How your colour scheme builds brand recognition and trust
By Dean Williams (Print-Print.co.uk)
You recognise a supermarket from a distance by the orange of Sainsbury’s, the green of Asda, the yellow of Morrisons and the red and blue of Tesco, and the signage inside the shops continues those brand colours throughout the store. If they were to change the the colour of their logos then you would immediately know something was wrong.
Keeping the interior colour consistent in-store not only increases brand recognition and trust, it subconsciously reinforces brand awareness and builds customer loyalty, because the shopper knows their experience will be consistent across all locations.
Yet companies don’t need to always follow this example. There are examples where altering the whole colour branding of your company can still work, no more so than McDonalds. A few years ago you couldn’t imagine walking into a McDonalds and seeing blue or green seats? You might not consciously realise why, but the chances are you would feel that something was wrong, that you were in the wrong place. You might even have to go back outside to check you really were under the golden arches. But they have recently done away with the ghastly red and yellow theme in favour of a much more organic, healthy green approach, if you closed your eyes through the door though you maybe forgiven for thinking you were somewhere else, yet by retaining the golden arches within the logo the brand was strong enough to change the whole overall look of its outlets yet still remain McDonalds.
5 steps to creating your own colour brand
1. Select core brand colours that convey the image you want to portray. Learn a little about the psychology of colour. Red, for example is a high energy, action oriented colour, while blue is more conservative and safe. Also consider gender (men tend to prefer blue and orange while women prefer red and yellow), age (younger children go for primary colours, teenagers for strong secondary and tertiary colours, adults for more subdued colours, and older people for fresh colours with little grey in them), geographical and cultural influences to create a colour scheme that appeals to your target market.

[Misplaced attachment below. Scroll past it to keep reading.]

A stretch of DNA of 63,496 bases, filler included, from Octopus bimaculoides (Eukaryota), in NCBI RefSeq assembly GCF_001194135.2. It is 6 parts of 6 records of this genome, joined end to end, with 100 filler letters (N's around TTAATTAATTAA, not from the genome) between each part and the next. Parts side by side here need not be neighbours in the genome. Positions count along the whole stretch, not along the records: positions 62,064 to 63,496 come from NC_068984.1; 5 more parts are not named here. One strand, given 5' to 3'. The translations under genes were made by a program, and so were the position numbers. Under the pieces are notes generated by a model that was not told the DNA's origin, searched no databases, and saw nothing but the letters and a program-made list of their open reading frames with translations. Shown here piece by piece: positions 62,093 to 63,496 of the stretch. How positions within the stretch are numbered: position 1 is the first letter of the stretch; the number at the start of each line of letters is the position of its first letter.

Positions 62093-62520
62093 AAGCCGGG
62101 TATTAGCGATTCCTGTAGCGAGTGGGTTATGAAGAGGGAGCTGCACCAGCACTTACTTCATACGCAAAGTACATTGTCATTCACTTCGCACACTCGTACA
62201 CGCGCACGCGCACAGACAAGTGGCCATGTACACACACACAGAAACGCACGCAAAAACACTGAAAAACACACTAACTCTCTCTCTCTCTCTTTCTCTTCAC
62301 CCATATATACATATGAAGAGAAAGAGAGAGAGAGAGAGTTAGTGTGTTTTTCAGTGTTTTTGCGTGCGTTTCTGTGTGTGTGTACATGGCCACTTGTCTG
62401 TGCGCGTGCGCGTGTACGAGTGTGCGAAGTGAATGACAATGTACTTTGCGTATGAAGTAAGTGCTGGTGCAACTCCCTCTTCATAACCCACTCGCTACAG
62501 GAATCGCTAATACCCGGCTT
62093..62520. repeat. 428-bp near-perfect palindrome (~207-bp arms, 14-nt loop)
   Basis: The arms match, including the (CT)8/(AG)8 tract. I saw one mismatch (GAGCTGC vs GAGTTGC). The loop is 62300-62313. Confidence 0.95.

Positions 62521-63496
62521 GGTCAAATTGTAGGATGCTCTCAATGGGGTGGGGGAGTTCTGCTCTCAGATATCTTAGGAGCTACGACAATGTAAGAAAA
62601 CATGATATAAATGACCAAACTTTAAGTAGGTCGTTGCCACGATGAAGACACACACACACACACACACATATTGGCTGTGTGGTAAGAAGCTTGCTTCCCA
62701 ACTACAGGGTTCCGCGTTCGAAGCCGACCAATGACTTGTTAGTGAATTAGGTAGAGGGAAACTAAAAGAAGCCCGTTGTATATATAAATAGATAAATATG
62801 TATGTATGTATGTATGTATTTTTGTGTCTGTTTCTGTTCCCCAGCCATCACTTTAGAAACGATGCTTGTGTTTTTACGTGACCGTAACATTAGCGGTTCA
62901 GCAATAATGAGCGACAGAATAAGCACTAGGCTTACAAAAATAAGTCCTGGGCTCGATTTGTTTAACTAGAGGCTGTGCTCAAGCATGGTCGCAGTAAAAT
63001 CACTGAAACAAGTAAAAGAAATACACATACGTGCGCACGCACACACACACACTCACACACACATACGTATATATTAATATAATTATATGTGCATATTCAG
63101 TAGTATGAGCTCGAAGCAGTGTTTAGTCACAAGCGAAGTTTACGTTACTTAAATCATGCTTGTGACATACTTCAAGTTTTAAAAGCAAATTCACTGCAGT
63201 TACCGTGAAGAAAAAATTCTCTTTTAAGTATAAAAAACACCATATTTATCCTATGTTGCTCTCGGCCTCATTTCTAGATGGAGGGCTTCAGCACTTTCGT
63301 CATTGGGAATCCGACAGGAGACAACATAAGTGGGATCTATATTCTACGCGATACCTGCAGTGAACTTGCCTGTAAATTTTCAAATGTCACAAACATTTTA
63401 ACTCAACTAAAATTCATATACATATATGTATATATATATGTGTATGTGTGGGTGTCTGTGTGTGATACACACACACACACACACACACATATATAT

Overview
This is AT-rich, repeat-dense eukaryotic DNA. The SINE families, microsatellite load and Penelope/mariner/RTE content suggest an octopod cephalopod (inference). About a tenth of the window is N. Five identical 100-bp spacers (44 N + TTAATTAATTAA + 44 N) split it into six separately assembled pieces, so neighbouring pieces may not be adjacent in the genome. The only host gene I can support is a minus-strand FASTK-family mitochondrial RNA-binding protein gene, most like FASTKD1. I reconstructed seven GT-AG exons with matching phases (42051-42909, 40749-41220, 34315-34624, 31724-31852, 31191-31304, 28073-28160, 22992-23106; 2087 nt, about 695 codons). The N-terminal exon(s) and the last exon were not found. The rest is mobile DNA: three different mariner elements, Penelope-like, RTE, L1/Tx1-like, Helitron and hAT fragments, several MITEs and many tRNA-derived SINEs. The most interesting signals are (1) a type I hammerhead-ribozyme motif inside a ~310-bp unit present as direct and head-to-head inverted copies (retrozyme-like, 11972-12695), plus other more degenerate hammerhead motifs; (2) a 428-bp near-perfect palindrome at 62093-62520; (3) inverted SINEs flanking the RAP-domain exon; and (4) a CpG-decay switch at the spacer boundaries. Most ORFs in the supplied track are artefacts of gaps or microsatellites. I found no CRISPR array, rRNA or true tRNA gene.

2. Consider which areas of your workspace are customer-facing, from store front or reception to conference rooms and parking spaces. Although you might bring corporate colours into back office and staff areas to create a sense of belonging and pride, the décor there should be focused on creating a supporting and conductive workspace.
3. Design your interior with the customer experience in mind. Consider the mood you want to create, the emotions you want to stimulate, and the path your visitors take through your space.
4. Consider the placement of your brand colours within this space. You might want to use stronger or brighter colours to help customers navigate the space with way finding signs.
5. Concentrate on getting the right colour balance. Avoid overuse of strong colours which can be over-stimulating or depressing in large blocks. Instead use lighter shades to have a more calming effect, or use the strong colour as an accent colour.
Even if you run a small business from home or from shared office space, you can use colours to brand your workspace to match your website. A discreet sign on or above your door, soffits facias and drainpipes painted in your brand colours can help visitors identify your business premises. Carry this into your office with plant pots, photo frames, file folders and desk furniture in your colour scheme and you can create a cohesive image even in the smallest space. Subconsciously, your visitors will recognise your commitment to your brand and treat you more professionally. Of course, you still have to live up to the image.
Dean Williams is a social and business commentator working for Print-Print Limited, promoting business and building your brand through quality printing. If you’re passionate about small business marketing then please get in touch firstname.lastname@example.org